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Old Aug 16, 2012, 09:45 PM
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Here is CO the light skinny 80's boats do well in the light drifting conditions. Once the wind is up like in SD (8 to 12) they just dont make VMG like the newer boats.
The thing is in the light air being faster or have slightly higher pointing dont matter as you never stay on one tack long enough. The heavier boats, 10 lb + suffer in the light drift conditions against the lighter 8 lb narrow boats (skinny, hot dog). The viper does well in light drift with a light bulb and swing rig.
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Old Aug 16, 2012, 10:17 PM
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United States, MA, Wenham
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The lighter the conditions, the quicker the sleek keels can be, because they carry momentum... Like the Madcap/Cheerio.
The "newer" boats have less momentum, and are designed more for acceleration.

Think of it this way:
With the Madcap it takes a LONG time to get up to hull speed. Then, it takes a LONG time to slow down (if you make a mistake)
Think of hitting the brakes on a tractor-trailer.


With the Skapel, It is VERY quick to get to hull speed. It ls also VERY quick to stop.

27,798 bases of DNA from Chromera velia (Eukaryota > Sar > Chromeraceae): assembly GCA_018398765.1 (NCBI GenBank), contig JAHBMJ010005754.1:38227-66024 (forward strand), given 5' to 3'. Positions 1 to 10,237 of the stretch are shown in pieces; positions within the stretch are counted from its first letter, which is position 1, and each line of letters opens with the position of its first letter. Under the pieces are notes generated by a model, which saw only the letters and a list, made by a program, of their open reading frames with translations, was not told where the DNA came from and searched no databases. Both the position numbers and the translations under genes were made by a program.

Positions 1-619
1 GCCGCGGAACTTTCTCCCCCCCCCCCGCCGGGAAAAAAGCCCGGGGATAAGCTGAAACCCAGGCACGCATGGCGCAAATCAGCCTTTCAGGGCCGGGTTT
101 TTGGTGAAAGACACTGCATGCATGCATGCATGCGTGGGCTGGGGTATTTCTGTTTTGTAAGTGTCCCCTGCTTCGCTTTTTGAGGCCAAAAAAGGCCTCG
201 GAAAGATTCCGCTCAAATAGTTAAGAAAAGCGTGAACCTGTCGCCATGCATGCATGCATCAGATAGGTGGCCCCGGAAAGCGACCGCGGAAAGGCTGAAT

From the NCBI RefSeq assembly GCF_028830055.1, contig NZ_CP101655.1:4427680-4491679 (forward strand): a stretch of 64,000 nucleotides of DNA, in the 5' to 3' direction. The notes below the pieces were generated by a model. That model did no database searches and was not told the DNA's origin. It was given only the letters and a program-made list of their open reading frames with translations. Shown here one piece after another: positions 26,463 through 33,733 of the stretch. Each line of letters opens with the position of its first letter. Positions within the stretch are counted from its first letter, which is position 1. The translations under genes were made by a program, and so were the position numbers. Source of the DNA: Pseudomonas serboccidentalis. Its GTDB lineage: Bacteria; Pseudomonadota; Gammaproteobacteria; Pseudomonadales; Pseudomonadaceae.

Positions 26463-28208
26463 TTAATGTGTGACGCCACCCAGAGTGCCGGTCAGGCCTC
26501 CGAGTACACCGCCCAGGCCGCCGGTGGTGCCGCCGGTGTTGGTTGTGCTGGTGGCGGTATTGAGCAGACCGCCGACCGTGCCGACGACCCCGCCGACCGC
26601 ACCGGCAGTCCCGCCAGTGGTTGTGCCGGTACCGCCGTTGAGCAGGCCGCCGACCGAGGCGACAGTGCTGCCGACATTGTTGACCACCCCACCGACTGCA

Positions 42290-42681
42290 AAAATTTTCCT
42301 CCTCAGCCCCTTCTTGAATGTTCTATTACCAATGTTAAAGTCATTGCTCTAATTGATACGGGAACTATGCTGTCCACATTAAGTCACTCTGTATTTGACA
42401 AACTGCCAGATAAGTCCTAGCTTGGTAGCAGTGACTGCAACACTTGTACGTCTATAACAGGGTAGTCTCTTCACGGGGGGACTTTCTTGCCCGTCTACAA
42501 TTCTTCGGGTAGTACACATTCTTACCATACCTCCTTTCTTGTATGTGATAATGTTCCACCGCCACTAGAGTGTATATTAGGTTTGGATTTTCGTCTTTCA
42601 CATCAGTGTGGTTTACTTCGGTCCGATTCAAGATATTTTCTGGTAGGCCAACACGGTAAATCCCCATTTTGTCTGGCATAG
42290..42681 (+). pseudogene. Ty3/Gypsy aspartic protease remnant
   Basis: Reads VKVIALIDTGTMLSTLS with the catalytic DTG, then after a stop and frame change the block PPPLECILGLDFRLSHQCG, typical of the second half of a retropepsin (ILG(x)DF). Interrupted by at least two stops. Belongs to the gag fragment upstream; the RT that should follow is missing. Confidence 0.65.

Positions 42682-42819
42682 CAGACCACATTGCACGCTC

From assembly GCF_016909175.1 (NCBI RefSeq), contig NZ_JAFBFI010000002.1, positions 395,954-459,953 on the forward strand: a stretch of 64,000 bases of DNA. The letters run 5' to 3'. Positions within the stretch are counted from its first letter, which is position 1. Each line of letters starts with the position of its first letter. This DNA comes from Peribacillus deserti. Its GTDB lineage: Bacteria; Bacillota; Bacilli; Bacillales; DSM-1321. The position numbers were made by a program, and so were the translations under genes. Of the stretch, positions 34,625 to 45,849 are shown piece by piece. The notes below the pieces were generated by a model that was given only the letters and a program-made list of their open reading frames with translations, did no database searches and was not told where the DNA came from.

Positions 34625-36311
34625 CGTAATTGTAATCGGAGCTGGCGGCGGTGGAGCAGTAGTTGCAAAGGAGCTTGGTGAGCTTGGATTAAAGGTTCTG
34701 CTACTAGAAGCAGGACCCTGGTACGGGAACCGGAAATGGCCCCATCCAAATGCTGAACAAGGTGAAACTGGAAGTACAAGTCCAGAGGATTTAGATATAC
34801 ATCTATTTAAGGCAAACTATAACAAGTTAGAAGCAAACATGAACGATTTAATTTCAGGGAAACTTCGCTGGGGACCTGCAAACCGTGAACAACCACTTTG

Think of hitting the brakes on a porche 911





Heck, I bet if you built a Madcap or a Cheerio with modern construction techniques (out of Kevlar) you could potentially rock a Skapel to sleep in the right conditions.
Who wants to take on that experiment?

It's the M class you know, you can do whatever you feel like.
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Old Aug 16, 2012, 10:59 PM
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geelong
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My idea was to build a light Kethman Delta hull with modern foils and rigs!!

There are a few old lines plans out there that could make good modern conversions.

I am in the process of tuning a hard chine 10 rater designed in 1980 by Vic Smeed called Spook, bought the plans from Model Hobby Store along with Vic Smeeds Genie Marblehead.
It is now narrower, lighter at 5.6kg, 80" long with 1465mm waterline. Loves a breeze! Carries A rig very well.
When I was a youngster I lusted after this boat, so decided to build one 32 years later.